This alcohol, which is of importance because of its application in perfumery, has been found as such in the oils of tuberose, ylang-ylang, jasmin, cloves and of cassie flowers (Acacia Farnesiana and A. Cavenia). Possibly it is also found in small amounts in cherry laurel oil. As acetate it occurs in the oils of ylang-ylang, hyacinth, jasmin and gardenia; as benzoate in the oils of tuberose, ylang-ylang, Peru balsam and tolu balsam; as cinnamate in storax oil and in the two balsams just mentioned; as salicylate in ylang-ylang oil; and as phenyl acetic acid ester in neroli oil."

1) Report of Schimmel & Co. October 1904, 92.

2) Joum. and Proceed. Royal Soc. of N. S. W. 41 (1907), 196.

3) Report of Schimmel & Co. October 1904, 92.

4) Report of Schimmel & Co. April 1904, 69.

It is prepared by heating benzyl chloride with water and freshly precipitated lead oxide to 100° or by prolonged heating of the chloride with water or potassium carbonate solution. Or it can be obtained, as suggested by Cannizzaro,1) by double decomposition between benzyl chloride and potassium acetate and subsequent saponification of the benzyl acetate. Still another method consists in shaking benzaldehyde with alkali, whereby one half of the aldehyde is oxidized, the other half reduced. In order to remove the last traces of aldehyde the alcohol is shaken with an acid sulphite solution before it is distilled. In this case the sulphurous acid should be washed out with alkali. Otherwise the sulphuric acid resulting will convert a large part of the benzyl alcohol into the benzyl ether.2)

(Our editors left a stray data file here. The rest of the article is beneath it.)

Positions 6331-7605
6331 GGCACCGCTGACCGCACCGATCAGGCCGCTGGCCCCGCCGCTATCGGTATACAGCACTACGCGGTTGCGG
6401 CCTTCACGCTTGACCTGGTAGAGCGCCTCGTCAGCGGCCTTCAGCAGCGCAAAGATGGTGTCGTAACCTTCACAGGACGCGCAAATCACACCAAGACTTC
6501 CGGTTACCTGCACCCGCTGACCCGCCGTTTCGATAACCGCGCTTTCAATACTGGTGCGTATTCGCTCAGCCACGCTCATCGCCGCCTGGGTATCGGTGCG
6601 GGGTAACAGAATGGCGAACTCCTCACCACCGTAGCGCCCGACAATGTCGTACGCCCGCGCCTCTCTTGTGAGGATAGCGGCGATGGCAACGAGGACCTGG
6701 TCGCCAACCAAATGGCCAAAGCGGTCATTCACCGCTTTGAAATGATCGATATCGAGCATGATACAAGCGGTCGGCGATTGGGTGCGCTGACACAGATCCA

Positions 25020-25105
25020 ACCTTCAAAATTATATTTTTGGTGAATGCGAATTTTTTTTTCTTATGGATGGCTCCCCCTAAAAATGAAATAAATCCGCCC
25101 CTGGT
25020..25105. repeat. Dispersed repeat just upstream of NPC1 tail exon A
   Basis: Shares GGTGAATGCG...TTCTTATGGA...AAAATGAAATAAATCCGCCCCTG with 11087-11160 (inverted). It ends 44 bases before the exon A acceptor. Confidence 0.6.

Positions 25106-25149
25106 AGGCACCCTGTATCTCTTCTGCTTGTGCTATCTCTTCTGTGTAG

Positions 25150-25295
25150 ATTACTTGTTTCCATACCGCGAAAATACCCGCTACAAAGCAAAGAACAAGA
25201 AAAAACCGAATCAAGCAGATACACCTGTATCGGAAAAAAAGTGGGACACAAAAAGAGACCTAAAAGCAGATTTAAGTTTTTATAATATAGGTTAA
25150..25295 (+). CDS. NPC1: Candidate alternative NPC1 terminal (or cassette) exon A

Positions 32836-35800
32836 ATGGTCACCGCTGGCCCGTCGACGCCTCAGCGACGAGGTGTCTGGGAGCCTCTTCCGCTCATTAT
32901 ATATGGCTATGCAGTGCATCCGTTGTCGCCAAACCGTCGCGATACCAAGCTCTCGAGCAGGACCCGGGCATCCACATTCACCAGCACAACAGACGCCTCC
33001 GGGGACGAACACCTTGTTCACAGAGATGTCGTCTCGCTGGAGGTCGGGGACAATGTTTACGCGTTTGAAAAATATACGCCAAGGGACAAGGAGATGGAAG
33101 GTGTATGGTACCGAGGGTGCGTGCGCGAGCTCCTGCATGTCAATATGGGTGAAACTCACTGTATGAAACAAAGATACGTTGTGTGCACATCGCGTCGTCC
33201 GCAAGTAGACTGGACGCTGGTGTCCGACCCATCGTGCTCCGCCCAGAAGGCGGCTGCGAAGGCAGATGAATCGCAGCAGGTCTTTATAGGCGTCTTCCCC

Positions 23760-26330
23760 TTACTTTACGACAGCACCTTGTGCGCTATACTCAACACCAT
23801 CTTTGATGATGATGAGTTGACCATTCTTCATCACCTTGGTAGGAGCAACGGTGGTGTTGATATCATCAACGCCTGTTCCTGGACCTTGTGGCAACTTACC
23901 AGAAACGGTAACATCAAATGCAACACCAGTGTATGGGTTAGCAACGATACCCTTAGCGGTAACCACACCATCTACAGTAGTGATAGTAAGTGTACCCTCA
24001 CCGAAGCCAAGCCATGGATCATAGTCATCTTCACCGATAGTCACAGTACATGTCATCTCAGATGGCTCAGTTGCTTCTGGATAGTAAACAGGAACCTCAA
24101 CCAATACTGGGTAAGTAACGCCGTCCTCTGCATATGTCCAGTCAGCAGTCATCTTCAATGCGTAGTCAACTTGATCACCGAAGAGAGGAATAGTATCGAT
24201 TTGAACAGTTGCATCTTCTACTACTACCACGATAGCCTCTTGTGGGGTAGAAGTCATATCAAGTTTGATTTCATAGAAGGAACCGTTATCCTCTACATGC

Benzyl alcohol is a colorless liquid which, when freshly prepared, has a faintly aromatic odor. Upon exposure to air it oxidizes and assumes an odor of bitter almond oil. B. p. 205°; d15ol,05; nD20° about 1,540. It is soluble in about 35 vols, of water, in 8 to 9 vols, of 30 p. c. alcohol and in 1,5 vol. of 50 p. c. alcohol. With other solvents it is miscible in all proportions. In as much as it can be prepared from benzyl chloride, special care should be devoted in its examination to the test for chlorides. (For details see the chapter "The examination of volatile oils".)

Upon oxidation benzaldehyde and benzoic acid result. Characteristic derivatives are the phenylurethane3) melting at 78° and acid phthalic acid ester melting at 106 to 107°.4) The semi-carbazone of the pyrouvic acid ester (m. p. 176°)5) may also be used for this purpose.